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Safety Recommendation Details

Safety Recommendation A-05-032
Details
Synopsis: On May 9, 2004, about 1450 Atlantic standard time, Executive Airlines (doing business as American Eagle) flight 5401, an Avions de Transport Regional (ATR) 72-212, N438AT, skipped once, bounced hard twice, and then crashed at Luis Muñoz Marin International Airport, San Juan, Puerto Rico. The airplane came to a complete stop on a grassy area about 217 feet left of the runway 8 centerline and about 4,317 feet beyond the runway threshold. The captain was seriously injured; the first officer, 2 flight attendants, and 16 of the 22 passengers received minor injuries; and the remaining 6 passengers received no injuries. The airplane was substantially damaged. The airplane was operating under the provisions of 14 Code of Federal Regulations (CFR) Part 121 as a scheduled passenger flight. Visual meteorological conditions prevailed for the flight, which operated on an instrument flight rules flight plan.
Recommendation: TO THE FEDERAL AVIATION ADMINISTRATION: Conduct a review of all flight data recorder systems that have been modified by a supplemental type certificate to determine the reliability of all sensors used as flight control surface position sensors. If the review determines that a sensor does not provide reliable flight control surface position data, require that the sensor be replaced with a more reliable sensor.
Original recommendation transmittal letter: PDF
Overall Status: Closed - Unacceptable Action
Mode: Aviation
Location: San Juan, PR, United States
Is Reiterated: No
Is Hazmat: No
Is NPRM: No
Accident #: DCA04MA045
Accident Reports: Crash During Landing, Executive Airlines Flight 5401, Avions de Transport Regional 72-212, N438AT
Report #: AAR-05-02
Accident Date: 5/9/2004
Issue Date: 9/26/2005
Date Closed: 1/11/2011
Addressee(s) and Addressee Status: FAA (Closed - Unacceptable Action)
Keyword(s): Maintenance, Recorders

Safety Recommendation History
From: NTSB
To: FAA
Date: 1/11/2011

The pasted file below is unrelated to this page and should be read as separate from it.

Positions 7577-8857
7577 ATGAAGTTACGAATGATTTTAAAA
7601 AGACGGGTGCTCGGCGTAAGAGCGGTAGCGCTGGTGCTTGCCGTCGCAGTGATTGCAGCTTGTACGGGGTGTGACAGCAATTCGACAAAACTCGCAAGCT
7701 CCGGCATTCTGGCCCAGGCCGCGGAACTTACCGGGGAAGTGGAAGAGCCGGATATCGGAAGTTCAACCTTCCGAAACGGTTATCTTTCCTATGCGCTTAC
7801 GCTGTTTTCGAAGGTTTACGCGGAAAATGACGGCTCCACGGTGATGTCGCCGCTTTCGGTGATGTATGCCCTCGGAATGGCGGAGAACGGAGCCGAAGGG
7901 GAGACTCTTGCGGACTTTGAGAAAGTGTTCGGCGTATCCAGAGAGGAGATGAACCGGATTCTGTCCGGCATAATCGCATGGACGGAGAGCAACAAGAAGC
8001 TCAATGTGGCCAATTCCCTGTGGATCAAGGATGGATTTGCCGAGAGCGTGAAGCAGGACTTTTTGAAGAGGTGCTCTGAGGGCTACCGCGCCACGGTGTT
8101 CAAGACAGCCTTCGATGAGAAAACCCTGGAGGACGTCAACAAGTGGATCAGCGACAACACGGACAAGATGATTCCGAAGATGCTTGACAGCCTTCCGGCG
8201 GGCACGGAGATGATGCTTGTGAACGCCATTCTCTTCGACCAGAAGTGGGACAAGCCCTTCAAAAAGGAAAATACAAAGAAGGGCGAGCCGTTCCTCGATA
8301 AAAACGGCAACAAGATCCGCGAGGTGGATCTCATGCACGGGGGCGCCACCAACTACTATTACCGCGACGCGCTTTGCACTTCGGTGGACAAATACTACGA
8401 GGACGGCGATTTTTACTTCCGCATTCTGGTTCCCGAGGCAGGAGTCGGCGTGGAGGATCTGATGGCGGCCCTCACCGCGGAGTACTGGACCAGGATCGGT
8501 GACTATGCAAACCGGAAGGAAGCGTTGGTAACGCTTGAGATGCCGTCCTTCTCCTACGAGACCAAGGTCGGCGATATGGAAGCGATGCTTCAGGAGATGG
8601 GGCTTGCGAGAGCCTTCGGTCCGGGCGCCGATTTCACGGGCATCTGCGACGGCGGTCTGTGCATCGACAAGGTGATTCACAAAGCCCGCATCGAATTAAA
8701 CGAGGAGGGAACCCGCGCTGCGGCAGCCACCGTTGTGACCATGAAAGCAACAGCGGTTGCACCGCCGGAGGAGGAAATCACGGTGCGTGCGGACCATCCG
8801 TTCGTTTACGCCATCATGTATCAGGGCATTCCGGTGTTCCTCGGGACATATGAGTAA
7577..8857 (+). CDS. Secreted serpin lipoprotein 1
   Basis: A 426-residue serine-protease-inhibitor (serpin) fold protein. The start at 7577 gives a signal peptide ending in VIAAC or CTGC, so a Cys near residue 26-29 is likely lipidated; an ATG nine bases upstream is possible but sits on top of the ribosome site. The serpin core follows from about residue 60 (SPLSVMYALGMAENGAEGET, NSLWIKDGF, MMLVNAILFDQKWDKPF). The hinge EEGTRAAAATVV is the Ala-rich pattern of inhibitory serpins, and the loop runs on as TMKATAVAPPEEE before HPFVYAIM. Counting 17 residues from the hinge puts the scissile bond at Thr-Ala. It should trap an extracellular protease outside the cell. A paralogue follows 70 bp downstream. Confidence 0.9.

Response: This recommendation was issued because of high failure rates in flight control position sensors that have hindered NTSB investigations when a critical FDR signal has been lost. Our experience has been that FAA certification of FDR systems does not ensure the reliability of these systems nor do airline maintenance systems or FAA oversight detect high failure rates in the critical components of these systems. The FAA uses advisory circulars (AC) in certification reviews and considerations, and in its previous letter proposed, as an alternate response to this recommendation, that the next revision to AC 20-141 contain emphasis and additional guidance on FDR sensor reliability monitoring. On May 2, 2008, the NTSB stated this would constitute an acceptable alternate response provided that the revisions were completed in a timely manner and that they addressed the following specific concerns: • String pot potentiometers should never be used as flight control surface position sensors because this type of sensor has a service history indicating it to be unreliable and unsuitable for this application. • The maintenance program for sensors and other FDR components should track the failure rates of these components, and, if elevated failure rates are encountered by an operator (a defined numerical limit for this rate should be part of the certification/STC application), the FAA and the certificate/STC holder should be informed. The operator should take steps to correct the situation and bring the failure rate back to the standard developed by the certificate holder. • When the design of an FDR system is certified, consideration must be given to its ability to reliably perform its intended purpose. On December 8, 2008, the FAA published AC 20-141A, a revision including paragraph 2-4.m, which the FAA believes specifically addresses the NTSB’s concerns. The NTSB reviewed AC 20-141B, the most current version of this AC, issued August 17, 2010. Paragraph 2-4.m directs manufacturers of FDR systems and FAA certification personnel reviewing such systems to use care when selecting sensor types for particular applications because all sensor types are not equally reliable in all applications. The AC uses the example that potentiometers have historically been unreliable on flight control surface applications and notes that potentiometers should be avoided in all cases for retrofit flight recording system design. AC 20-141B addresses the first specific concern raised in our May 2, 2008, letter, and provides some guidance addressing our third concern. However, the AC does not address the fundamental problem that is the basis for our second concern: that FAA certification of FDR systems does not ensure the reliability of the systems nor do airline maintenance systems or FAA oversight detect high failure rates in the critical components of these systems. Unreliable FDR systems that are not discovered to be such until critical information for an accident investigation cannot be accessed defeat the basic purpose of having an accident flight recorder. Accordingly, without requirements being included in the AC for continuous maintenance monitoring of recorder systems, the FAA’s action is not acceptable. Consequently, Safety Recommendation A-05-32 is classified CLOSED -- UNACCEPTABLE ACTION.